RETURN to part 3
The next day was spent very lazily, though we did put the pontoon boat in the river and go out for a cruise down the Black River. I was excited for this because I remembered Chad had said something about an old dredge barge that sat abandoned about a mile or two downstream from their place, as well as an old car like a Model A or something.
I took a little hike up to the dam:
Out on the pontoon boat, I thought we were going to take it all the way to Mullett Lake, but we ended up turning around after a little while, because there were shallows there that we would have trouble passing, especially with like 12 people on the boat, haha.
By Chad's reckoning, the barge had apparently been removed since their last visit, much to everyone's surprise. It would have sat right near where we turned around. But we did see the old car, which I can't identify, other than to say something from the late 1920s or early 1930s:
The weather was just amazing for the rest of our stay up here.
A few beers later I decided to take the paddle boat out and dicker around on my own, so I took it up to the old spillway.
Ahh…summertime in northern Michigan. Just like the song.
Rocks & clouds:
On my way home I stopped to check out a few things in the area of the northeastern Mitten on my own, since I rarely get out this way. One was the ruins of the Cheboygan (Old) Main Lighthouse, which would involve a mile and a half hike along the shore of Lake Huron. It sat only a mile east of the Cheboygan River's mouth.
I knew once I could see the Fourteen Foot Shoal Light again, and the Mackinac Bridge in the distance, I must be getting close, so I dove back into the woods again. If I were going to build a light to mark this area of the lake, this is right about where I would put it.
Sure enough, I quickly located a trail that almost immediately led me to the stone ruins:
Being that they're now part of a state park, they are kept maintained somewhat. Which is cool, because they're among the older ruins in Michigan; this station was originally built in 1851, and rebuilt in 1859.
The ruins sit on an arm of land that encloses Duncan Bay, once the site of Duncan City, a legendary Michigan lumber town of old. The nearby Fourteen Foot Shoal was not marked by a lighthouse until 1925, so in the old days of sails and steam power (and limited appropriations from Congress), this was the only place of convenience to mark not only the local hazards and the entrance to Duncan Bay, but it also signified the turning point for mariners heading into the Straits of Mackinac from Lake Huron. Essentially this point was where the choice was made to either sail north of Bois Blanc Island, or south of it.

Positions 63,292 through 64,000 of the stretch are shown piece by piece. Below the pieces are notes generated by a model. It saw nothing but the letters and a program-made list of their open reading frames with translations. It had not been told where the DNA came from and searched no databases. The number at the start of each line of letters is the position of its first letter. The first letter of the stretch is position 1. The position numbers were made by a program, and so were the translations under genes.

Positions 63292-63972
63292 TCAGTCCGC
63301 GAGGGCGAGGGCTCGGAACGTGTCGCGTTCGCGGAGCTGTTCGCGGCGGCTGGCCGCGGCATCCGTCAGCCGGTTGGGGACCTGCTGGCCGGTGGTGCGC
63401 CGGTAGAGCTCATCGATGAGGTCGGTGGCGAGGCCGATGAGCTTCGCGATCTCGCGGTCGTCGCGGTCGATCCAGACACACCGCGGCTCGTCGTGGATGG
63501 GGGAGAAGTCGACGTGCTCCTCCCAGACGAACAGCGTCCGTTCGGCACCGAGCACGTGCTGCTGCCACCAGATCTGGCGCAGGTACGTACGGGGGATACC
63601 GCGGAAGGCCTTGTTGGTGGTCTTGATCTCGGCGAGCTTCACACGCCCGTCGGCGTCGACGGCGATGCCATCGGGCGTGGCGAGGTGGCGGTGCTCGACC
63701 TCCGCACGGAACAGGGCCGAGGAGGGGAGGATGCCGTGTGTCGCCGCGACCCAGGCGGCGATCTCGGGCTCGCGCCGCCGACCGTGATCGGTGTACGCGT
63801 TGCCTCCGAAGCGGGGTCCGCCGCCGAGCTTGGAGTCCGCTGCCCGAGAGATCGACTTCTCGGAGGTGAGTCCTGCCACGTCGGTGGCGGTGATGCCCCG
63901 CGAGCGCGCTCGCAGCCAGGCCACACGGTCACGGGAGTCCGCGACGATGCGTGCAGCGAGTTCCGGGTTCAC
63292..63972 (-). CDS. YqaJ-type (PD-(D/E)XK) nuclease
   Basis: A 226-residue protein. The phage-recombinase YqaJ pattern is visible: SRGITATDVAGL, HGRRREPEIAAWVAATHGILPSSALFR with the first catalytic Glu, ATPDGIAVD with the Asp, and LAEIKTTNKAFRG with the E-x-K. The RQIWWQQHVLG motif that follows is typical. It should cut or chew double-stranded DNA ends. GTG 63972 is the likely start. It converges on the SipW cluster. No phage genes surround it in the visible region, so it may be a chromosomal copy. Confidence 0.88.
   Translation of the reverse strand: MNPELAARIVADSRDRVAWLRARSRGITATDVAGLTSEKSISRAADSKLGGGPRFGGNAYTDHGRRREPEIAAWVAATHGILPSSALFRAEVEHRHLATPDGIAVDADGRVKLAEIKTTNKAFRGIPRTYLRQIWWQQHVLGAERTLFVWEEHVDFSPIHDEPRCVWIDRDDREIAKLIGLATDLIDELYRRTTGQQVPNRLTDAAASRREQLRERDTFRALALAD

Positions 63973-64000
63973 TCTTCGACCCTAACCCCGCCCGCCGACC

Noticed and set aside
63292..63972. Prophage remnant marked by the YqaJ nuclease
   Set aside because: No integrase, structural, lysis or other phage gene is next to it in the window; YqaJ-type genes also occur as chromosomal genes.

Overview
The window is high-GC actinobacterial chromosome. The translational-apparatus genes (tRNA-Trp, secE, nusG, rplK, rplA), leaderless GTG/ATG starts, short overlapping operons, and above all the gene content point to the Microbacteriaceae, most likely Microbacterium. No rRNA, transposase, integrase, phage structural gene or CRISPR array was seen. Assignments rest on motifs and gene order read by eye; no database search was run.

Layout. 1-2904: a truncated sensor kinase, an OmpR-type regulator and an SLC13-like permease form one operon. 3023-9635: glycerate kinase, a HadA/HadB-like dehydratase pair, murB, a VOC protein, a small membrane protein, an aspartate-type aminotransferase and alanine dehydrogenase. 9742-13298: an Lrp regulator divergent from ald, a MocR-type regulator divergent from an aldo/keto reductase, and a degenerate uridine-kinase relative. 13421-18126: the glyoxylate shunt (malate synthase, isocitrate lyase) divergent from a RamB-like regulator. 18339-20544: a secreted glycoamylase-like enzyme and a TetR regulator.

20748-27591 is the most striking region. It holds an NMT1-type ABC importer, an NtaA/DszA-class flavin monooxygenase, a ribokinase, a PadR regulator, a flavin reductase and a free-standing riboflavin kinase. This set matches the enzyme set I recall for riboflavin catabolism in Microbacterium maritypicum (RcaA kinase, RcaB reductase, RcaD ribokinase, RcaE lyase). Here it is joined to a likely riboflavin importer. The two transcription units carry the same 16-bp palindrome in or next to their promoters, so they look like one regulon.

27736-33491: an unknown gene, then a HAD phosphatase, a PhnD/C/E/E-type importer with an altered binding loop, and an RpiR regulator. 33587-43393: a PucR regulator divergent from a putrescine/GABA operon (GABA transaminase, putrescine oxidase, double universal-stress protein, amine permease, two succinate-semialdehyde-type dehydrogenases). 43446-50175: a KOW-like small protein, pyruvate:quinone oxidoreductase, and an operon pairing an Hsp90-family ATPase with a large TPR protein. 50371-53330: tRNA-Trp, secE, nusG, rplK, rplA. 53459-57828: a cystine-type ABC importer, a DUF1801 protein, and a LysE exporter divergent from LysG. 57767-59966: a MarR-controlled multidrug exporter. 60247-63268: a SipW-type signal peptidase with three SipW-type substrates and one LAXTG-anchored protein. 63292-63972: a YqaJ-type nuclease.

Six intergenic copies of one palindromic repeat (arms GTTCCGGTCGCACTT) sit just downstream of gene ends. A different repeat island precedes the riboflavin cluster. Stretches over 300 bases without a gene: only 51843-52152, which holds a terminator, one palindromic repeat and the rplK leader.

According to the Great Lakes Lighthouses Encyclopedia, the initial structure was a round tower made of brick on a stone foundation, which stood 40 feet high and was equipped with one of the first Fresnel lenses ever installed in the Great Lakes (a fifth-order, made by Louis Sautter of Paris, France). There was an attached brick dwelling for the lightkeepers.
A mere eight years after this lighthouse was erected however, that station was already endangered by the undermining wave action of the lake, so the Lighthouse Board decided to demolish it and rebuild it on safer ground further inland. According to LighthouseFriends, rubble from the original 1851 structures was used to stabilize the beach when the mighty lake again attempted to wash away the new station.
The Cheboygan Main Light burned with a fixed white light varied by a white flash every 90 seconds, rated as visible up to 12 miles, but apparently it was still much too dim and the tower much to short to render the needed visibility, as the keepers kept applying for upgrades to that effect before finally giving up in 1882. A fog signal was added in 1889.
The town of Duncan City had a lumbermill and was also a refueling stop for steamships. With a population of 500 it was once the Cheboygan County seat, but when the Cheboygan River was dredged deeper Duncan City began to lose shipping business to the neighboring town of Cheboygan itself.
Another interesting dynamic is that, as TerryPepper relates, the teetotaling owner of the Duncan Mill forbade saloons from being built in his company town. As a result Cheboygan was blessed with no less than 42 such establishments. After the Duncan City lumbermill burned down in 1898, the town was abandoned and became a ghost town, as everyone moved to Cheboygan instead.
The fate of the Cheboygan Main Light was essentially the same; when the Fourteen Foot Shoal Light was lit, this lighthouse was decommissioned and abandoned by 1930. Vandals and time took their usual course, and the buildings were torn down by the 1940s. Supposedly nothing remains of Duncan City itself today either, as the ruins of the old mill were cleared away and the area rebuilt as a marina community in recent years.
On my way home, I also made a slow pass though the city of Alpena, where I noticed this peculiar vacant-looking building:
I guess it is used for laser-tag leagues now…?
The concrete construction is an Alpena hallmark…everything from Rogers City to Alpena is nothing but vast limestone quarries and cement production facilities; it is one of Michigan's biggest exports, and this is where most of it comes from. Alpena also still contains some examples of a unique sort of concrete masonry house.
Here is the mouth of the Thunder Bay River, and the Alpena Light:
Great Lakes Lighthouses Encyclopedia, by Larry & Patricia Wright, p. 164